Source: 51st EUROPEAN BRIDGE TEAM CHAMPIONSHIPS Dublin, Ireland

Looking at the number of trumps in declarer’s hand, you might not imagine that it was possible for East to make 4Heart Suit doubled by way of an endplay to avoid a trump loser, but that is what Spain’s Miguel Goncalves achieved on this deal from Round 1 of the Open series. It helped his team to a 20-10 VP win over Ukraine.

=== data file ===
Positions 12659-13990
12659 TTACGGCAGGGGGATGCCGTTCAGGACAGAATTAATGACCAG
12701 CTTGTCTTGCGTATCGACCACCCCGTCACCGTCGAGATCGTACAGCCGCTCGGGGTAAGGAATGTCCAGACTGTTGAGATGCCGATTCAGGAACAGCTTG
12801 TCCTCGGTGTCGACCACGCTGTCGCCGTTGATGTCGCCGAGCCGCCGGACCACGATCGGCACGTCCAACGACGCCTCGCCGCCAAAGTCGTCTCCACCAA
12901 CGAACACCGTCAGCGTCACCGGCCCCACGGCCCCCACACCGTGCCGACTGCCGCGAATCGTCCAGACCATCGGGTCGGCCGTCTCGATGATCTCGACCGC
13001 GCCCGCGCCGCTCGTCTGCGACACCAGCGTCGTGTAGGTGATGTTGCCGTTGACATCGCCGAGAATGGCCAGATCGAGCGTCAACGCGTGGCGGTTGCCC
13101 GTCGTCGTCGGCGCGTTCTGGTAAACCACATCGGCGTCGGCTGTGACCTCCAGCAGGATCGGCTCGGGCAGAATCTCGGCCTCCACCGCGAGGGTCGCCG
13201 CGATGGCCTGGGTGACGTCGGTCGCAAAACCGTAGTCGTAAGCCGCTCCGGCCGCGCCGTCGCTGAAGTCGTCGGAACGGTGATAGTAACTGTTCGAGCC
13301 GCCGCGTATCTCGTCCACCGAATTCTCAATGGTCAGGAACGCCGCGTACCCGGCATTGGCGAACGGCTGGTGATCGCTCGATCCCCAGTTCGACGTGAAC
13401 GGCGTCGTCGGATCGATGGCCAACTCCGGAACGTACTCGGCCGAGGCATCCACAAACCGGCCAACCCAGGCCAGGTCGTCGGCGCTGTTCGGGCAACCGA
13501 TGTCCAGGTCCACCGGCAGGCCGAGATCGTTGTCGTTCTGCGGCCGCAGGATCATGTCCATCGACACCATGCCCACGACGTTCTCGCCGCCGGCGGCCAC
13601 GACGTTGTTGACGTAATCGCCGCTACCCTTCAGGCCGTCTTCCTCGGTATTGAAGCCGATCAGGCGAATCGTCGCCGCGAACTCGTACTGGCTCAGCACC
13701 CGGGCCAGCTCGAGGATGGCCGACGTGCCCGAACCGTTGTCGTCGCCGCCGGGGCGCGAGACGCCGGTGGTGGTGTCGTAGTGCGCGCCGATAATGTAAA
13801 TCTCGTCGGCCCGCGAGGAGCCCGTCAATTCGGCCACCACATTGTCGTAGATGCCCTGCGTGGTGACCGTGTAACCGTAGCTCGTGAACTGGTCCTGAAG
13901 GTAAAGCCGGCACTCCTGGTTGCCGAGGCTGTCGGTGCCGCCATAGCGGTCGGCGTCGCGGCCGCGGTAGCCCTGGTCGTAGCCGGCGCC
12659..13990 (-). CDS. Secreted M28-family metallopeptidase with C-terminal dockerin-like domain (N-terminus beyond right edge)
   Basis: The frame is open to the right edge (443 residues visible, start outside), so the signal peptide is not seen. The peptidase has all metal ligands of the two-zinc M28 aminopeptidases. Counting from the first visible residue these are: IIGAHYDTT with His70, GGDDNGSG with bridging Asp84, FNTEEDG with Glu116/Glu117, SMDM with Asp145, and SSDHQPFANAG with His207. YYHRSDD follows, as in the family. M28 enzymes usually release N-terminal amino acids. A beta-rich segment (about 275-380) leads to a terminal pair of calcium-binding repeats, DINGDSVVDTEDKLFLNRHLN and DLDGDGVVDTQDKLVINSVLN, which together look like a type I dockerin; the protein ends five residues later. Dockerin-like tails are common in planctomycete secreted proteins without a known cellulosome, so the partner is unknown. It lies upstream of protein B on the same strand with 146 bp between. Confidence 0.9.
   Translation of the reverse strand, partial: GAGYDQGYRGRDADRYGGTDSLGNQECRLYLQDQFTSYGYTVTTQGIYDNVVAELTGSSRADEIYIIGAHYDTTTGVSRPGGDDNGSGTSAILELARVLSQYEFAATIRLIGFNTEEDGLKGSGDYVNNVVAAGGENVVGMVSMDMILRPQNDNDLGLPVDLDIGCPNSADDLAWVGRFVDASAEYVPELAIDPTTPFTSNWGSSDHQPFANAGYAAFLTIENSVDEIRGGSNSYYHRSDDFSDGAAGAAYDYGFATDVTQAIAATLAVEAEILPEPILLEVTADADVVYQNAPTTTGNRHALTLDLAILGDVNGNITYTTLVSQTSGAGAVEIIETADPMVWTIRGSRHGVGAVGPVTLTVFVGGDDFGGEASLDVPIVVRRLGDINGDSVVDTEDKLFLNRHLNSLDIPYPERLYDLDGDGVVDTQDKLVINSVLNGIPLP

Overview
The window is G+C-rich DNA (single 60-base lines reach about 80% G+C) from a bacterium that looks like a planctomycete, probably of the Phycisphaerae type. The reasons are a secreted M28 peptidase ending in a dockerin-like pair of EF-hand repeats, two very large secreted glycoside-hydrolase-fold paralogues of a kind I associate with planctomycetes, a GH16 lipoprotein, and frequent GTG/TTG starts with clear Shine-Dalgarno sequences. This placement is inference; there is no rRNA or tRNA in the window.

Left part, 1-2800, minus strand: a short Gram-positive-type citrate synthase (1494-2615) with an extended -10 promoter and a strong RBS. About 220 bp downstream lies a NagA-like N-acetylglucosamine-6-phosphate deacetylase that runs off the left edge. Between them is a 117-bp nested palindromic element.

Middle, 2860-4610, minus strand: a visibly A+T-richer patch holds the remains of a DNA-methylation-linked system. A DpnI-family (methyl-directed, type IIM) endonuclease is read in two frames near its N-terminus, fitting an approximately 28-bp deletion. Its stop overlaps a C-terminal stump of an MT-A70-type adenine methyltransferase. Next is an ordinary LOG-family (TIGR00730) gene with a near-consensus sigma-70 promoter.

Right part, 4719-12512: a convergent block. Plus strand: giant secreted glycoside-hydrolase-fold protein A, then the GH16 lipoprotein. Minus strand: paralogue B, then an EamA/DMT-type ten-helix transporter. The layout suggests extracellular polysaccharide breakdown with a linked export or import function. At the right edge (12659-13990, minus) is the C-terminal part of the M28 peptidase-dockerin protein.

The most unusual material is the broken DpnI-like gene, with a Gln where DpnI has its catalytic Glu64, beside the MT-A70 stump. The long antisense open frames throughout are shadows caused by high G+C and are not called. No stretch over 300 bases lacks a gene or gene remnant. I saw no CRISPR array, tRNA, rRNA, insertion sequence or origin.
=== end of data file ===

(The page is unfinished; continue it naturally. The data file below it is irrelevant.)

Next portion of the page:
Oleg Rovyshyn led a diamond, which Goncalves ruffed. He played the queen of spades. Rovyshyn won the ace of spades and switched to his trump. It may seem easy to play low from dummy but North will not put up the queen and now you will eventually lose a trump trick as you cannot shorten yourself sufficiently often for an endplay. Goncalves, however, called for dummy’s ace, ruffed a diamond, then played king of spades and ruffed a spade followed by a third diamond ruff. Now came the decision point. Goncalves needed to endplay his opponents twice. If North held the spade nine a spade exit would leave him endplayed to either give a ruff or lead from the king of clubs, and he could later be endplayed again with a club. But if South had the spade nine then a spade exit would only result in one endplay as south could exit with a club. Goncalves judged that North might have bid 4Spade Suit rather than passed the double with a tenuous trump holding if he held four spades, so judged correctly to play ace and another club. North won and gave a ruff and now a spade exit put South on play to lead into the king-jack of hearts at trick twelve. That meant ten tricks for +590 and 12 IMPs to Spain — Gonzalo Goded played in 3{ for +130 in the other room.